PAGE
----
Bucky melted into the background pretty effectively once they’d landed at Bagram. The attention that an unexpected visit from Captain America garnered helped a lot, so all eyes were on him and not who he was with. He did what he always did, was polite but firm. Yes, he did understand what a morale boost his being there was, and if it was possible for him to stay, he would. Yes, he realised that getting transport to Europe at no notice wasn’t easy, but it was important, and he would definitely give a good report if it could be arranged as soon as possible. Yes, an autograph for the base commander would be just fine.

He could see Bucky out of the corner of his eye. Steve remembered Bucky’s smirk when people had been all over Captain America in the forties, and there was just the faintest trace of it on his face now. He didn’t do anything to draw attention to Bucky, nothing affectionate, nothing to say that he was anything other than a very minor SHIELD operative who happened to be travelling with Captain America. If they came across anyone who was as much of a fan as Agent Coulson had been, he’d be recognised, but if not they could get away with this.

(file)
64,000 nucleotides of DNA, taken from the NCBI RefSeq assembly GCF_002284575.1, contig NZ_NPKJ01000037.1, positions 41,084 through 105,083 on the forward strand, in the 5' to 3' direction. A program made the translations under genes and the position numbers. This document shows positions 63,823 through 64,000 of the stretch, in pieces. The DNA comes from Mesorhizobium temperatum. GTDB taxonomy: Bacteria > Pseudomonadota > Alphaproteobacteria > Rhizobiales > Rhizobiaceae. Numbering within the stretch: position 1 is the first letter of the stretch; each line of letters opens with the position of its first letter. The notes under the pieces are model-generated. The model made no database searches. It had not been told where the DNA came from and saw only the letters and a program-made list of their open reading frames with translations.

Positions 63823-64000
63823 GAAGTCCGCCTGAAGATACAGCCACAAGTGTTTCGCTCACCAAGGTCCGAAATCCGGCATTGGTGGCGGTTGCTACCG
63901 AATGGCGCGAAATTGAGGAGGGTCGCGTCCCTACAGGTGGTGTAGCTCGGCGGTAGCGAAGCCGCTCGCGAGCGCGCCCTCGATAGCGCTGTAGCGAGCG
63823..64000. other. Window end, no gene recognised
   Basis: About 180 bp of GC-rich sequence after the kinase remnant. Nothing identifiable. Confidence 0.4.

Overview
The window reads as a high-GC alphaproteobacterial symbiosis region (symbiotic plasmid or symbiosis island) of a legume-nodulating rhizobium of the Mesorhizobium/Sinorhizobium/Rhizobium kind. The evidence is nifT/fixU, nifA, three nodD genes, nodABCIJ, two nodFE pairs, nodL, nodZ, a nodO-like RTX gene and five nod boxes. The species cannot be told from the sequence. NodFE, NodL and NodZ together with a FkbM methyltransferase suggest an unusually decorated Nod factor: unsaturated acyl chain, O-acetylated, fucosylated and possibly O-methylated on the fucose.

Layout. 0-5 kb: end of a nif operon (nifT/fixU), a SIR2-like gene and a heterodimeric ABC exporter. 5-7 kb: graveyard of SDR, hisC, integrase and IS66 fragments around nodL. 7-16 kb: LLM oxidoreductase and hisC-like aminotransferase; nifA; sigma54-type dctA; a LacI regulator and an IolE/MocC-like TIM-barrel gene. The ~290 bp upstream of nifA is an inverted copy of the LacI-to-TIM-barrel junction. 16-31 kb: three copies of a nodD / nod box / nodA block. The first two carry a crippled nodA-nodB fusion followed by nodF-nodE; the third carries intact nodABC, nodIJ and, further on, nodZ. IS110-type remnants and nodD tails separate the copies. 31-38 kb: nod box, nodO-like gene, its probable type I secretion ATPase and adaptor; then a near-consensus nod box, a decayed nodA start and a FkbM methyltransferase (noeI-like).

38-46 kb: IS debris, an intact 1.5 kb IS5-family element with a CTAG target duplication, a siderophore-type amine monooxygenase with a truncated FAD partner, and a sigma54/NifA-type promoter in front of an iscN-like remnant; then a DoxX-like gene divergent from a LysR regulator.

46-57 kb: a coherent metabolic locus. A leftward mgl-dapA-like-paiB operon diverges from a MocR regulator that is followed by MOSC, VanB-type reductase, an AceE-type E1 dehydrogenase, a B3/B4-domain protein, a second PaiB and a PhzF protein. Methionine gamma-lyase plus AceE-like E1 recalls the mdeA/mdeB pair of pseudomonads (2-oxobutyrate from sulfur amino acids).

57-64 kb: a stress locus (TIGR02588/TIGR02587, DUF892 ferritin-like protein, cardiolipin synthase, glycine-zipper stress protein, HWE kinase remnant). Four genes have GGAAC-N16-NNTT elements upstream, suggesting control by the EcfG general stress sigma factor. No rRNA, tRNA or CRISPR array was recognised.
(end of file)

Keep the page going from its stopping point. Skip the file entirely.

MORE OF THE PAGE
There were people taking photographs, lots of them, and Steve saw the way that both Bucky and Natasha manoeuvred subtly so that they were always out of frame, yet without ever seeming to move.

It took a little over an hour to get a plane out of there, which was impressive. They didn’t mention Lithuania, for obvious reasons, and were headed to Germany. It was hard, having to almost ignore Bucky. They’d had less than a week to make up on seventy lost years, and Steve itched to touch him, to sit next to him on the flight and hold his hand. Not least because there was a new tension in Bucky, and Steve wanted to know what was going on in his head, to try and help.